“Excuse me but can I be you for a while
My dog won’t bite if you sit real still
I got the anti-Christ in the kitchen yellin’ at me again
Yeah I can hear that
Been saved again by the garbage truck
I got something to say you know
But nothing comes
Yes I know what you think of me
You never shut-up
Yeah I can hear that”
“Sometimes I hear my voice/And it’s been here/Silent all these years” – Tori Amos “Silent All These Years”
From the time I was little, I knew I needed to keep my mouth shut most of the time if I wanted to stay in the room. One of my adopted father’s favorite sayings was “Children should be seen and not heard.” Sometimes this came with a bit of humor, other times with steel in his eyes.
I was raised in the church, evangelical version. There were many Sundays with fellow church-goers at the big dining room table. Because I was born with a vagina, my job was to help in the kitchen. Cook, serve, clean: rinse and repeat. I was taught how to be a proper lady, with a napkin in my lap, knees together, using the right cutlery for the right situation. Smile. SMILE. Asking who wanted more, could I get it for you, pass it to you, find it for you, help you with it, would you like some ice cream with your pie and can I top up your coffee? Being a woman was forever being a servant.
Sometimes if I finished well and quickly, I could sit with the men at the table as they discussed important matters. The state of the world, the sermon, local politics. No one in the kitchen was talking about these things. There it was all canning and gardening and can I have the recipe for that amazing cake you made. I wanted to be at the table, in the living room, talking about what the men talked about.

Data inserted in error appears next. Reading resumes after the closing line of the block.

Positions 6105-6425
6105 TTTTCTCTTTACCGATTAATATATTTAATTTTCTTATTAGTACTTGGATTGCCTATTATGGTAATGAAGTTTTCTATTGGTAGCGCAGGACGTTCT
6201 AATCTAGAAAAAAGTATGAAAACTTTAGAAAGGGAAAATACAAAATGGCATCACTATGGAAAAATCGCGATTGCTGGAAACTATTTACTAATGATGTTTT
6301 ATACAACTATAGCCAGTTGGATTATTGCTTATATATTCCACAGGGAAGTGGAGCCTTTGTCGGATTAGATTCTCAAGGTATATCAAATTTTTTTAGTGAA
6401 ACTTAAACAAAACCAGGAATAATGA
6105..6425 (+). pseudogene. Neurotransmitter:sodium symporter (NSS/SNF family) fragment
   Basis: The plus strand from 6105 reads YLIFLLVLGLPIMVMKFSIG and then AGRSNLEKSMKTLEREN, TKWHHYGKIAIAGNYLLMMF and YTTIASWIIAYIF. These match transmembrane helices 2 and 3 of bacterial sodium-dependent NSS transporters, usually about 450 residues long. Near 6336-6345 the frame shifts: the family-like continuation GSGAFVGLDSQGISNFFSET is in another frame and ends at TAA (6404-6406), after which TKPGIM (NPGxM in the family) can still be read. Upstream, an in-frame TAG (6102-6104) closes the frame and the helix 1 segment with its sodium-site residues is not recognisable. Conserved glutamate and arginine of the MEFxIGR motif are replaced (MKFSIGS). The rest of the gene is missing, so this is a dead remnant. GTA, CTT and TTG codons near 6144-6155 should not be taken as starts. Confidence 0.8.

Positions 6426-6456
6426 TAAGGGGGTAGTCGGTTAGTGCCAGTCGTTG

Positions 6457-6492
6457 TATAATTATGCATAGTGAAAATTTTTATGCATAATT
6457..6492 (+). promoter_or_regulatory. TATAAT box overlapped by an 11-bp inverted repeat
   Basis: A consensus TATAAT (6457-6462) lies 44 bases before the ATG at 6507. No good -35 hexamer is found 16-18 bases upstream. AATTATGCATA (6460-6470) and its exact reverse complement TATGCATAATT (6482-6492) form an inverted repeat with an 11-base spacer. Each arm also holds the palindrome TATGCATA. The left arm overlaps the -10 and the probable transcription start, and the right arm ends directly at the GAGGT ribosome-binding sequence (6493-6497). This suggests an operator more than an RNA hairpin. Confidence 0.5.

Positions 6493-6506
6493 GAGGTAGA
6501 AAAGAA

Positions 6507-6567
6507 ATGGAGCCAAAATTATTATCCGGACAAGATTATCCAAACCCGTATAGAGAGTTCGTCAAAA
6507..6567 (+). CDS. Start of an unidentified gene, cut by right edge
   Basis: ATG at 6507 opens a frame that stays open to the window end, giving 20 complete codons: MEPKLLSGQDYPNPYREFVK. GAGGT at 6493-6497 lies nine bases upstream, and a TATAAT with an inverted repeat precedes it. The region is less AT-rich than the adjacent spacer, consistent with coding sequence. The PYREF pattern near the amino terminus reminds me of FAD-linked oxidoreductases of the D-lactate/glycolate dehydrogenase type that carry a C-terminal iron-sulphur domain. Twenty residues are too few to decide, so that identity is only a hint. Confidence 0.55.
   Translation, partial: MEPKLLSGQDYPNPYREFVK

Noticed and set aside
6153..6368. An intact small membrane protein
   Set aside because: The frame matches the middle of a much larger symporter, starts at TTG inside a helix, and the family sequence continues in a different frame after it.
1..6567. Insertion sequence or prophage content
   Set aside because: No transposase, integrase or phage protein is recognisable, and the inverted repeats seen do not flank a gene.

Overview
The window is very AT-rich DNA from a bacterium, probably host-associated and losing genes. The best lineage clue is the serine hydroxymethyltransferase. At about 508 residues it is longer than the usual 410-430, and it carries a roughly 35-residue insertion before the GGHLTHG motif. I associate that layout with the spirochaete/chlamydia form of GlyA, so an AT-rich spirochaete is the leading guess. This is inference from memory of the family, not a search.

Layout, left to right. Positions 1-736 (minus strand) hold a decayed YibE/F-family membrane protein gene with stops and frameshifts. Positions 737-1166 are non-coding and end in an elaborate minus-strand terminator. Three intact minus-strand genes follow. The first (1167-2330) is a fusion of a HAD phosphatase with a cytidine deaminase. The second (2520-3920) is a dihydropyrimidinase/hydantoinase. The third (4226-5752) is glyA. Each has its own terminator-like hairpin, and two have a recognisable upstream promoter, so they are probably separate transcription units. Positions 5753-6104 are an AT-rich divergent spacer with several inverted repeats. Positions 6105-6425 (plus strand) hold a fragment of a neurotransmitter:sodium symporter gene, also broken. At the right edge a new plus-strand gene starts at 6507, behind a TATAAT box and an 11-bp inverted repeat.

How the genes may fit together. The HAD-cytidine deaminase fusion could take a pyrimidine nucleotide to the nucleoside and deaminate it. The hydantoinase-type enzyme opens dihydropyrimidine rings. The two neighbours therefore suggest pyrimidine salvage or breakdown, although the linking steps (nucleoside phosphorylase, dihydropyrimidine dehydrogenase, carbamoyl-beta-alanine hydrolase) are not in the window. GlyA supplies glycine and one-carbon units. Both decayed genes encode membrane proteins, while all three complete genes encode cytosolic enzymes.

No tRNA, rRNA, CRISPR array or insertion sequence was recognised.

I remember the silences when I’d speak from my chair. Sometimes they were short, hiccups in the tides of conversation, other times they were longer. I’d get quizzical looks as if to say “Is she supposed to be here?”. If I were really lucky after I screwed up my courage enough to say what I thought, someone would hear me and respond with humore or even sincerely. Most of the time, I was laughed at, ignored, snapped at and ultimately summarily dismissed to “go play/go look after the kids/go read/go do your homework/go outside/go practice your music/GO”.
My adoptive father, a high school teacher, ex principal, thought I was worth talking to in private on many of the same matters discussed at the table. One on one, he encouraged my thirst for knowledge and as I grew, often spoke to me as a peer. As a teenager, I helped him mark his students’ papers. He had a library that stretched from wall to wall and up to the ceiling. I spent many an hour choosing and devouring reading material and we’d discuss it at length in the car, in his study, wherever and whenever we were alone.
I wonder if anyone can truly measure the impact of a father who treats their daughter differently in front of other people than in private. I wonder if it’s possible to understand how it affects a girl when her father repeatedly stands by and up for her brother, but never for her. How damaging is it, on the scale of childhood damage, to live parallel lives where you’re smart and capable when no one is around and completely erasable when they are. Invisible. Be seen, don’t be heard. Don’t open your mouth, you’ll have to watch your own back.
I can tell you the outcome, however, if you’re raised to be a people-pleaser who defers to men (aka a LADY) like I was.
You double, triple-think everything you want to say. Is it bullet-proof? It had better be or you’re going to be dismissed at best, ridiculed and attacked at worst.
You read a room. You read it well. You know the looks, the body language that means a man only wants to hear their own voice.
You think a man is worth more than you are. You are for taking care of babies, cooking, cleaning, holding the fort, looking good… and if you do all that, and do it well, you can have a career if you like. You may even get to keep it if it doesn’t conflict with a man’s priorities.
You internalize gender expectations in an extremely damaging way. Your brain is secondary to your sex, always.
You pass what you’ve learned, what you’ve experienced, on to your children. You do so in part because you want to protect them and in part because you don’t know better.
You take forever to realize that your voice doesn’t need permission, your space is your own. It’s equal to any man’s. You don’t have to pay the toll of beauty, ‘fuckability’, approachability, subjugation, familial connection.
You manage until you know better.
Then you fight.